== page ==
GoDaddy is primarily a domain name merchant, with 59 million domain names under management and 12 million customers, they are quite a force in the domain name world. Our focus is on their website building service, which comes as an add-on to their domain name service – if you buy a domain, you get to build the “Website To Go” on it for free. Simple as that. As far as building the website goes, GoDaddy is most certainly easy to set up. Everything you may need when running a simple online website is accessible to the user. Although, this does come as a trade off for quality and the size of your wallet. The features are there, but if you want them, you will have to pay. This would be moderately acceptable in the format of paying a larger price at the start to have access to more features, after all, this is what most website building services do, but with GoDaddy, there is something naturally unsettling about having to enter your card details every time you want to build a menu.
Value For Money
The first year of GoDaddy website building will always be great, and you can get your site off the ground for just $1 per month. As any GoDaddy user must know, this quickly turns into a game of how quickly can I get a refund, as you will be slapped with a monstrous bill if you creep over the 1-year mark. GoDaddy does not have a free option, which is very disappointing, as most big website building services at least offer a trial. This means you have to rely solely on reviews and references before investing your time and money into a product you may well dislike. Surprisingly, the ‘Economy’ package we used was not enough to gain access to most of the features of GoDaddy’s website builder, which leads us to believe that what you pay is for the domain hosting and management, not a class website building service, which is certainly fitting to GoDaddy’s past.
We liked GoDaddy’s website editor for a few reasons, it’s layout was very non-intrusive, which made for very clean and manageable editing space, which is perfect for beginners and seasoned pros alike. Also, the features (of those we were allowed to access, anyway) were very easy to find and integrate. One irritating aspect of GoDaddy’s editing environment was the amount of space dedicated to upsells, as most of the feature space was things you could not access unless you want to shell out once again.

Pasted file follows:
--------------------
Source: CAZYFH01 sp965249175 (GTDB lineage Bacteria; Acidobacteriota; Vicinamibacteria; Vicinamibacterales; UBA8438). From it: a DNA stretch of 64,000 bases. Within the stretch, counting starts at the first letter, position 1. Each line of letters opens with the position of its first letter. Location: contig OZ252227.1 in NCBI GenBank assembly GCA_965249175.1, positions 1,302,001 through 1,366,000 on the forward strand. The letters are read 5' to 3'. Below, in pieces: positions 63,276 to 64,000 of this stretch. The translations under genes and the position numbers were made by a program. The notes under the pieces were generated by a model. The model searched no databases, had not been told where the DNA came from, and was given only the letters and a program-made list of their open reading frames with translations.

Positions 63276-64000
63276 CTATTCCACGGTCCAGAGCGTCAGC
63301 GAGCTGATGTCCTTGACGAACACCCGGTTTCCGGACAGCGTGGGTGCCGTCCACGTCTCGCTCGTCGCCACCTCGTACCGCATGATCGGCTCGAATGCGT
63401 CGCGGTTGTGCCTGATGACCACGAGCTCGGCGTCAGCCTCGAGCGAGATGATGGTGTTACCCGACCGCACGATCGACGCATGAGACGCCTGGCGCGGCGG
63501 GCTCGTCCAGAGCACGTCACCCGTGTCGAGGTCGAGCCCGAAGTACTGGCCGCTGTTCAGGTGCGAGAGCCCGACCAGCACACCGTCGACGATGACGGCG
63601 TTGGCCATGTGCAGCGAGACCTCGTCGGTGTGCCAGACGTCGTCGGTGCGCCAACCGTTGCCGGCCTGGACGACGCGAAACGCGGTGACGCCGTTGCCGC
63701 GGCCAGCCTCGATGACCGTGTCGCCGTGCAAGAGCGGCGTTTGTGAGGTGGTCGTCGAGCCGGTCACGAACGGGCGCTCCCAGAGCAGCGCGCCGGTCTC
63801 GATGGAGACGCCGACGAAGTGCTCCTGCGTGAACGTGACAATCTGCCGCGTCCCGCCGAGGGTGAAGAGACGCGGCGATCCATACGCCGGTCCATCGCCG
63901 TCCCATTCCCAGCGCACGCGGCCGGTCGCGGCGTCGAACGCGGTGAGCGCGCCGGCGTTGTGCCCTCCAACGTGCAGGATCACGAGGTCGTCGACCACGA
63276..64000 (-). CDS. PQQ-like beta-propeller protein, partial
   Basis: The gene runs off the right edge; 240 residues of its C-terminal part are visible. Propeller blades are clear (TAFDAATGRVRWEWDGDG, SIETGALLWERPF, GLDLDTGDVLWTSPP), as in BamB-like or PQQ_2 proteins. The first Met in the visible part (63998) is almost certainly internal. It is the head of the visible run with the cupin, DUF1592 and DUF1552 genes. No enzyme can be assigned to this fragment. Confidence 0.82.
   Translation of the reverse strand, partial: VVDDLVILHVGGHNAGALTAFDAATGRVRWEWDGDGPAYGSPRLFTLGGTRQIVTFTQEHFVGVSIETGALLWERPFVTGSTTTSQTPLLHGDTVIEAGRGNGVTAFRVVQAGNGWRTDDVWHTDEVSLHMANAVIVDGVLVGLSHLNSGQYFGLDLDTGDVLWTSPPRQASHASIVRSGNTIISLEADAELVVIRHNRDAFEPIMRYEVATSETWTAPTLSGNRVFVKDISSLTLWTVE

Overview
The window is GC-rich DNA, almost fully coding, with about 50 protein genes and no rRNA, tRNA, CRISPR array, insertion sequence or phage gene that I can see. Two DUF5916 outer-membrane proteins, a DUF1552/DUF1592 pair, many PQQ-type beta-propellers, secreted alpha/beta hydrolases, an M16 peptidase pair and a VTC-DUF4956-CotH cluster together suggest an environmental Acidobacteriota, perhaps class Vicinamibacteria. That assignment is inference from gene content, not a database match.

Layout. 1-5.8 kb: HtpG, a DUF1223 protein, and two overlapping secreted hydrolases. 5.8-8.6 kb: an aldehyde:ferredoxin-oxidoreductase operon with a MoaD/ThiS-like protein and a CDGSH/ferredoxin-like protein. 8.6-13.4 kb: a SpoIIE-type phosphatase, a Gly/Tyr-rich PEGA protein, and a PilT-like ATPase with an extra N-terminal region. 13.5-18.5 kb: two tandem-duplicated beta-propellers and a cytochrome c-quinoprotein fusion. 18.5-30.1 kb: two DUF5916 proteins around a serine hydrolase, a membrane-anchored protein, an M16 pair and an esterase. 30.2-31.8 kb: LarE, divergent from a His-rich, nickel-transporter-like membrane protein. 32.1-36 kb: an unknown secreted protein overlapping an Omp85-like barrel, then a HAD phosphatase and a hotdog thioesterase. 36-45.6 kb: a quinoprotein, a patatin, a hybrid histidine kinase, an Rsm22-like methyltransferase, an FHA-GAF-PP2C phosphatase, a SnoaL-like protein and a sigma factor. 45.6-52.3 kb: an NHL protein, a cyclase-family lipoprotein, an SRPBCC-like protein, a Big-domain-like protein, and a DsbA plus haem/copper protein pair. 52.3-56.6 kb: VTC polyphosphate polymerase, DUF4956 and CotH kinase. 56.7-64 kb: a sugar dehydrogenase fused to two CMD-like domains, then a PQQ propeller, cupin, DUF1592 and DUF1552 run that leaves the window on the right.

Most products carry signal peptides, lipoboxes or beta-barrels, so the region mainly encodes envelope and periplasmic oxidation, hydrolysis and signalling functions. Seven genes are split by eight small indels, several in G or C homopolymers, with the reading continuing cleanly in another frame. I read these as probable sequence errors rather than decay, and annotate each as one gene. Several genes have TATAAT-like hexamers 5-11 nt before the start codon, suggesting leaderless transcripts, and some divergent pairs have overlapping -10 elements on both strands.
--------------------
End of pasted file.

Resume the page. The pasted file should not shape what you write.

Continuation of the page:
GoDaddy’s template (or ‘themes’ as they call it) selection is limited, to say the least, it’s not the least amount we’ve seen, but it is most certainly down there. They have around 300 to choose from, meaning it is very unlikely that a user will find one representing their cause and design preferences, increasing the amount of work they will have to put into the site to get it the way they want. The templates themselves don’t look too bad, each of them modern and nicely laid out, being suitable to their cause simultaneously. If you are looking for choice, look elsewhere, a lot of other website builders are in the thousands of templates. If you don’t know what design you want for your site, GoDaddy might be suitable, but the more templates there are, the more likely it is you will find a design you relate with, which is important. Design is arguably the most important part of a website, and it can be the difference between a user returning or not. Unfortunately, GoDaddy does not necessarily recognize and support this.
The features supplied are very useful, but as we mentioned before, your access to them is dependent on if you are willing to pay for them time and again. The auto-saving aspect of the editor we found to be perfect and felt it would be very useful to every beginner. It would save any loss of progress if you encountered any interruptions, which we think is powerful. The ability to set up an email related to your domain is great and adds a great deal to the professionalism of your business site. On other website building services you are supplied the tools to do it yourself, but it can be quite complicated and even costly depending on how you go about it. The fact that GoDaddy takes care of it quietly for you in the background is very helpful and appreciated by the pros.
Guides & Customer Service
Help is where GoDaddy falls short of what you’d expect from a company of its size and responsibility. As always, blogs and a product support knowledge base is part of their function, but when you consider the fact that GoDaddy is primarily domain hosting and management professionals, it should be no surprise that their website building knowledge is not up to par. If you are a beginner, I recommend going elsewhere to a dedicated website building service, which you will find closer to the top of our rankings. Despite this, there is one very impressive part of GoDaddy’s service which relates to helping, their ‘Known Issues’ feature that recognizes when there is a significant fault in your building/editing, giving you tailored advice to combat this directly. GoDaddy being of little help to their website building customers could be drastically changed if they offered a better customer contact option, or upgraded their current phone line help. This will be echoed by other reviews on GoDaddy, that their customer service is not up to scratch.